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We have lots of DNA samples from bacteria that were isolated from dirt. Now it’s time to our own metagenomics project and figure out what they are. Our class project is on a much smaller scale than the honeybee metagenomics project that I wrote about yesterday, but we’re using many of the same principles.


The general process is this:

  • 1. We sort the chromatogram data to identify good data and separate it from bad data. Informatics can help you determine if data is good, and measure how good it is, but it cannot turn bad data into good data. And, there’s no point in wasting time with crappy data.
  • 2. We use FinchTV to take a closer look at the data and determine if our sequences represent a pure culture or not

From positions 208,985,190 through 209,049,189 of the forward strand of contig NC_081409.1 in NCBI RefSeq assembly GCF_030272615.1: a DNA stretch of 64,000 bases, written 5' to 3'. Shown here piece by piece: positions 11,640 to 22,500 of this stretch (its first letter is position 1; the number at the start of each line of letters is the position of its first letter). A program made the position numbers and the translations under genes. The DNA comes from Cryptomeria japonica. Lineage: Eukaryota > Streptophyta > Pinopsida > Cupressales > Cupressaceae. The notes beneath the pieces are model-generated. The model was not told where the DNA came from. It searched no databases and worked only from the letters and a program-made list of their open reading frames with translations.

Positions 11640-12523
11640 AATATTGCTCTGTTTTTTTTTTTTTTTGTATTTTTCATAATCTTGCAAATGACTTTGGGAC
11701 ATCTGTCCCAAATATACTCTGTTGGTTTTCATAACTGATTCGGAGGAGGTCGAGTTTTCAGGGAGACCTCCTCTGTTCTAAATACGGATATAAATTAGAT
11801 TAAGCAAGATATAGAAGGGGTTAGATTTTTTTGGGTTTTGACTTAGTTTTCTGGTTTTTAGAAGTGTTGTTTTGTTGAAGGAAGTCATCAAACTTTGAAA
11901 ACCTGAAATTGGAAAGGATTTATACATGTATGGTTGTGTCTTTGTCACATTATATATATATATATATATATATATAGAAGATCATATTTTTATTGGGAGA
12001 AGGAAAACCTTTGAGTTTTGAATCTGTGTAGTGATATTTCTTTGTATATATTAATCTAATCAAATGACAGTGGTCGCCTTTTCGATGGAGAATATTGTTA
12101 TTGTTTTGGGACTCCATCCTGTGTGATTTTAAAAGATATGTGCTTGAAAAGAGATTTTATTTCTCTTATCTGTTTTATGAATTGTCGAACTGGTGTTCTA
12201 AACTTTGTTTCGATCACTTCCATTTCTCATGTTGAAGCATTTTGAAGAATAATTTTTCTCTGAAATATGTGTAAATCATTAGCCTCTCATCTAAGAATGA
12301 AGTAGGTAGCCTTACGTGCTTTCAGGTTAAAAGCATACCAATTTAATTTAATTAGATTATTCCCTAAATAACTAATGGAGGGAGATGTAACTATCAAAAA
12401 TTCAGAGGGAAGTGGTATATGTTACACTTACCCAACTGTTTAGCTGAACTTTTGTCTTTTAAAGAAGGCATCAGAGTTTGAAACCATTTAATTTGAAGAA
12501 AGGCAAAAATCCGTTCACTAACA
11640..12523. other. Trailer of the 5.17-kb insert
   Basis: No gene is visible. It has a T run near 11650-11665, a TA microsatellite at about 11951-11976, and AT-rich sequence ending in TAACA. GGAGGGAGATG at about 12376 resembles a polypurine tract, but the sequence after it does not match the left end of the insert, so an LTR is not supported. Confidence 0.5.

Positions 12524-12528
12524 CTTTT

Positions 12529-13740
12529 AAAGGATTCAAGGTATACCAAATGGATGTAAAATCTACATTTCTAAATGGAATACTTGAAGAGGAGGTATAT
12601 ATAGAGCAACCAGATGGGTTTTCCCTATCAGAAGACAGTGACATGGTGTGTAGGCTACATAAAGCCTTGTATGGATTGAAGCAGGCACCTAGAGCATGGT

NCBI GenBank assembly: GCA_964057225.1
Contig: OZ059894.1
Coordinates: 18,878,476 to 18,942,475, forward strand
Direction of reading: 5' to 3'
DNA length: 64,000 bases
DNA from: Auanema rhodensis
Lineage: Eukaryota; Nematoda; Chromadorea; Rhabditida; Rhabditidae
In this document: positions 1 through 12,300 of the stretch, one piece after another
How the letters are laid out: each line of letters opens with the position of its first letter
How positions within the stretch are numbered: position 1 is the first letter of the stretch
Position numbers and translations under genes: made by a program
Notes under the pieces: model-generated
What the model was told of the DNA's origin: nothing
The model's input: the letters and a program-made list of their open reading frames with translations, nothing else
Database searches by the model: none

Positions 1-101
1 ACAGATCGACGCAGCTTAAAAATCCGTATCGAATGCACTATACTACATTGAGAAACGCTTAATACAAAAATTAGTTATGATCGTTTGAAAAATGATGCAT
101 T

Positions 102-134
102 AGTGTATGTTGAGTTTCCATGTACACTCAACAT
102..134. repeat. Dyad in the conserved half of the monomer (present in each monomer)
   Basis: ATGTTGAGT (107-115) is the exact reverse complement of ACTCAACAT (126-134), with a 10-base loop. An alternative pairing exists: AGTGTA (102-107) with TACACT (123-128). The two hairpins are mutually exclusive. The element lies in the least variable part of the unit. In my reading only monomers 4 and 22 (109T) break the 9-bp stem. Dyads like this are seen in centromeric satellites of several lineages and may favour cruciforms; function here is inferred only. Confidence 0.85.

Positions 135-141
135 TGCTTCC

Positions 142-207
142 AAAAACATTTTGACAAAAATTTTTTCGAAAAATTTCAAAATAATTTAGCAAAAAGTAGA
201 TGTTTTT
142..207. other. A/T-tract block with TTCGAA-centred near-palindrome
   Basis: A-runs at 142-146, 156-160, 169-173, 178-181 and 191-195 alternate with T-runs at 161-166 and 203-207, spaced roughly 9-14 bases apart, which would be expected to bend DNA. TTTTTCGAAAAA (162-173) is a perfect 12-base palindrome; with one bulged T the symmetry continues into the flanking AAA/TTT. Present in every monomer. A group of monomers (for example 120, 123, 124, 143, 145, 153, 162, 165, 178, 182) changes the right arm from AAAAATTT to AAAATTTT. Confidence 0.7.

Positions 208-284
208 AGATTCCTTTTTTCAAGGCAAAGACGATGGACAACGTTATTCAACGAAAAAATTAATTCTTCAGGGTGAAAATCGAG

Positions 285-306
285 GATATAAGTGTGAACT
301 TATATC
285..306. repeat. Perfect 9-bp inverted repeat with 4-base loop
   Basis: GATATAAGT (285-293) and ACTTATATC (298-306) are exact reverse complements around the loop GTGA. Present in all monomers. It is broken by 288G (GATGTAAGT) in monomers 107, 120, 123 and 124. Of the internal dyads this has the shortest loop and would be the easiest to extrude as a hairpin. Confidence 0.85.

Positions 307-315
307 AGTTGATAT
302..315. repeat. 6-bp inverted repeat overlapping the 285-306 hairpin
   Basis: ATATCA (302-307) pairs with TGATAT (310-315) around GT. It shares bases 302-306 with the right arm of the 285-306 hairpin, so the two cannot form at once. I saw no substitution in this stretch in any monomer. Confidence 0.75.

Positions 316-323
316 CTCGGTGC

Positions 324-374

• 3. We use blast to find the best matches in GenBank.
  • 4. We evaluate the results and decide on the genus for our sample.
  • 5. We edit the read in FinchTV and blast again, if need be, to see if we can improve the match.
  • 6. We enter the genus of our sample and the biome where it was found (see the overview) in the FinchTV comment field, then save our results back to the iFinch database.
  • 7. We will use SQL to query the iFinch database and determine which bacteria were found, compare the bacteria in the different biomes, and compare the bacteria from different years.
    • I’ll write more about each of the steps as we go along.

      You’re all welcome to do a few samples yourself and help us out. Especially since I have three years worth of data. If you’re a teacher and you want to get a data set to use with your class, you’re welcome to log in and download the data from iFinch.

      Write to me at digitalbio at gmail dot com and I’ll send you information for logging in to iFinch and playing along. Of course, you could always get a trial account anyway, but this way you get to play with our data and be part of our project.